Navel oranges wrap up a sweet season for prices

Exeter-based California Citrus Mutual says Valencia oranges are experiencing a strong market as well, just one-third of the way through harvest

TULARE COUNTY – California’s most popular citrus variety ended a sweet season for pricing last week.

Navel oranges, known for their juiciness and a staple for cocktails, salads, salsas and desserts, are selling more than 40% higher than the average for the last nine years, according to California Citrus Mutual (CCM), the Exeter-based advocacy and marketing organization representing a third of California’s citrus farmers. 

The 2021-22 navel orange season wrapped up last week with prices rising to nearly $25 per carton for its most popular sized fruit. 

CCM reported last week that the navel crop is 100% harvested and haulers expect to finish shipping remaining inventories by the end of June. Prices for all sizes are strong at over $23 per carton. That compares to an average of under $17 per carton last season. The popular 48 sized orange, one of the largest sizes, is fetching an average of $24.90 per carton this season compared to $16.25 in 2020-21 and just $11.75 in 2019-20. A carton of oranges holds about 40 pounds depending on the size of the fruit.

Looking ahead to the 2022-23 season, industry experts project the next navel crop will be of an average size.

Meanwhile the Valencia season is in full swing and 31% harvested.  The average domestic price for the week was just over $19. The market is characterized as strong. Demand is picking up on larger sizes.  Demand for smaller sizes is starting to fall off which is typical with schools closing for the summer break. The price is well above average but mostly below last year’s strong showing when consumers were eager for Vitamin C.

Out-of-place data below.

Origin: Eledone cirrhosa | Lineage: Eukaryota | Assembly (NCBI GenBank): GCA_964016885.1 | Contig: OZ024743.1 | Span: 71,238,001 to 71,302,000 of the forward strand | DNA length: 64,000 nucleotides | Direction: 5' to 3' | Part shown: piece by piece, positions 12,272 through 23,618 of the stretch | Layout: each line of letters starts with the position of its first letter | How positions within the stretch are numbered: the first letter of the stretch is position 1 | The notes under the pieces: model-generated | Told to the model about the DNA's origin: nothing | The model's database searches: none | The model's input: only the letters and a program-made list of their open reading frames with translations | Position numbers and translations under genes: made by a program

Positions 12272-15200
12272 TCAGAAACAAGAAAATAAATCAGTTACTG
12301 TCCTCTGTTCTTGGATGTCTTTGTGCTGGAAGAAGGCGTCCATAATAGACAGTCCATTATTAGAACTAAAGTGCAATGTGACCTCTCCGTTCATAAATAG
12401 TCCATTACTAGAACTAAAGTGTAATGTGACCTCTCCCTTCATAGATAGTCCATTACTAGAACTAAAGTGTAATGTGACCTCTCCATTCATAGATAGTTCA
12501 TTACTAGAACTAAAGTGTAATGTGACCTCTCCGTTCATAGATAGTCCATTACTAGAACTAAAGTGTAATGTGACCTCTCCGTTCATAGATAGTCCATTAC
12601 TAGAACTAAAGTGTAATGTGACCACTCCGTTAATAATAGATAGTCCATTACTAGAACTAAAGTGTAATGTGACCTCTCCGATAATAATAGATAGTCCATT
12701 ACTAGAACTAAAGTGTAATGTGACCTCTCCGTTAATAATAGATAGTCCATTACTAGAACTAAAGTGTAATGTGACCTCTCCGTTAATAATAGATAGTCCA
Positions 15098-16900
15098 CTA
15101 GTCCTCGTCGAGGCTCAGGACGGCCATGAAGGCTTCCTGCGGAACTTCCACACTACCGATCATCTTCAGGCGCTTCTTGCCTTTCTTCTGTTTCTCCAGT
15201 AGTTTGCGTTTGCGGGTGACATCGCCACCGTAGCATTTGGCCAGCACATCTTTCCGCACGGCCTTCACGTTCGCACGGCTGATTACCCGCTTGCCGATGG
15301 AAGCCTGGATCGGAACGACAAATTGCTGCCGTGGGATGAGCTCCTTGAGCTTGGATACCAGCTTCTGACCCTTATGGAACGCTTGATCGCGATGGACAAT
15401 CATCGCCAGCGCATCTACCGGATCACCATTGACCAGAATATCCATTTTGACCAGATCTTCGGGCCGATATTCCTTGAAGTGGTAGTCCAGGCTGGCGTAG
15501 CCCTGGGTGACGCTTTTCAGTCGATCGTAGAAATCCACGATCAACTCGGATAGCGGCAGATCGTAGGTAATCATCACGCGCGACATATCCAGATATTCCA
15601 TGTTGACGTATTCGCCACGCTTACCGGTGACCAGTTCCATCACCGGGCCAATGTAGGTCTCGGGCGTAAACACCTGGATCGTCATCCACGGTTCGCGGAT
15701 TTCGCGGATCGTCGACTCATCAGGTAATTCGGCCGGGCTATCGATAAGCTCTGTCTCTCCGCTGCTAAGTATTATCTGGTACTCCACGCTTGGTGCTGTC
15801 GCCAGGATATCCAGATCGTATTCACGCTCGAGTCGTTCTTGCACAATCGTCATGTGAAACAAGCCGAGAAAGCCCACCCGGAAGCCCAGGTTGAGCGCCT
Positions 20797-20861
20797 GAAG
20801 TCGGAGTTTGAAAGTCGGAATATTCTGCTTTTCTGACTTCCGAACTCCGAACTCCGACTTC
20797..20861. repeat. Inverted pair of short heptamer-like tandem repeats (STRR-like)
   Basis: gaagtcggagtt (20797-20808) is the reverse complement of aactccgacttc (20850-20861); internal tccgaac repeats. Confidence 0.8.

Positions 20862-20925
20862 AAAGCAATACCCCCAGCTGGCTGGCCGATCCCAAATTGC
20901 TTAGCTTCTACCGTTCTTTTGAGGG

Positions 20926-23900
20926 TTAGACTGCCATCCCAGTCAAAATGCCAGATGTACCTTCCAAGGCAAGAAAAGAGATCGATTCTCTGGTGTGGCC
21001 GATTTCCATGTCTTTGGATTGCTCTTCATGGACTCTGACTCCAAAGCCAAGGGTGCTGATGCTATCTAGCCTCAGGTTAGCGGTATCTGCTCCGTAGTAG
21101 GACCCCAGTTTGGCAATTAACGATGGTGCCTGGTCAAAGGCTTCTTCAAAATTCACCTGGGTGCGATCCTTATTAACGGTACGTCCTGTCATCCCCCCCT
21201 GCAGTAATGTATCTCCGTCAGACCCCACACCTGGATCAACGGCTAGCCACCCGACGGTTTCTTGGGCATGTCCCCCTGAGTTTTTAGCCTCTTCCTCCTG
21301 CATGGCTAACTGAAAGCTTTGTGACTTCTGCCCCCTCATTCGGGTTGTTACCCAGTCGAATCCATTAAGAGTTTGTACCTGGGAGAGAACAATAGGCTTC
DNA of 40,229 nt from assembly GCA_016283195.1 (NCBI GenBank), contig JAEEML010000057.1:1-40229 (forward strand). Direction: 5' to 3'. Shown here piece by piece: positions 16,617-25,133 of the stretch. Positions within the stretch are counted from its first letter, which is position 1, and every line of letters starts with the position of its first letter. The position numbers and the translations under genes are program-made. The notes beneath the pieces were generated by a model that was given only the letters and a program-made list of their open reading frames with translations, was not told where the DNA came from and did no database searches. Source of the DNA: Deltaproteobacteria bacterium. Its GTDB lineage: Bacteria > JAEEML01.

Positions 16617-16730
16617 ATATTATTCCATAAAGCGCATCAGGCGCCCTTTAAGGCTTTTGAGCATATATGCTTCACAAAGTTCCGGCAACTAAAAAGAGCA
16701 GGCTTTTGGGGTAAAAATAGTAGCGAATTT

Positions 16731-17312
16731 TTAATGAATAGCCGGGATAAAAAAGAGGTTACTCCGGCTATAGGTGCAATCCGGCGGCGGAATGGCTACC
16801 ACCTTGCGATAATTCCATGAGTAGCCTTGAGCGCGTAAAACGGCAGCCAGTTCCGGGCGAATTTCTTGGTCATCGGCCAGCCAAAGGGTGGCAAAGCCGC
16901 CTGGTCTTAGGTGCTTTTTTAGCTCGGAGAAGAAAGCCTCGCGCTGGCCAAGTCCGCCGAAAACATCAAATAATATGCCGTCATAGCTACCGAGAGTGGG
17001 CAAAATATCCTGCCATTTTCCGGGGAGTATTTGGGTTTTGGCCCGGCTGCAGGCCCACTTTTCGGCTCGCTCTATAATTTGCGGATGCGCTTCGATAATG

Psyllid finds negative for HLB bacteria

Tulare County citrus farmers got more good news this week after multiple Asian Citrus Psyllid (ACP) finds in the Woodlake/Lemon Cove and elsewhere last month. Victoria Hornbaker, manager of the state’s APHIS Citrus Program, reports that for the Tulare County finds “all of the psyllid that were collected were tested to see if they were carrying the bacteria that causes HLB, and those all came up negative.”  

Officials are still conducting testing on the ACP detection in Fresno County. The industry fears the spread of citrus greening disease from these insects that has devastated Florida’s citrus industry.

Psyllids carry the infectious Huanglongbing (HLB), also known as citrus greening disease, which is fatal to citrus trees. There is no cure for HLB once a tree is infected. 

An ACP regional quarantine for the movement of bulk citrus is currently in effect in order to prevent the spread of ACP in California. This involves citrus being transported only in fully tarped or enclosed vehicles. 

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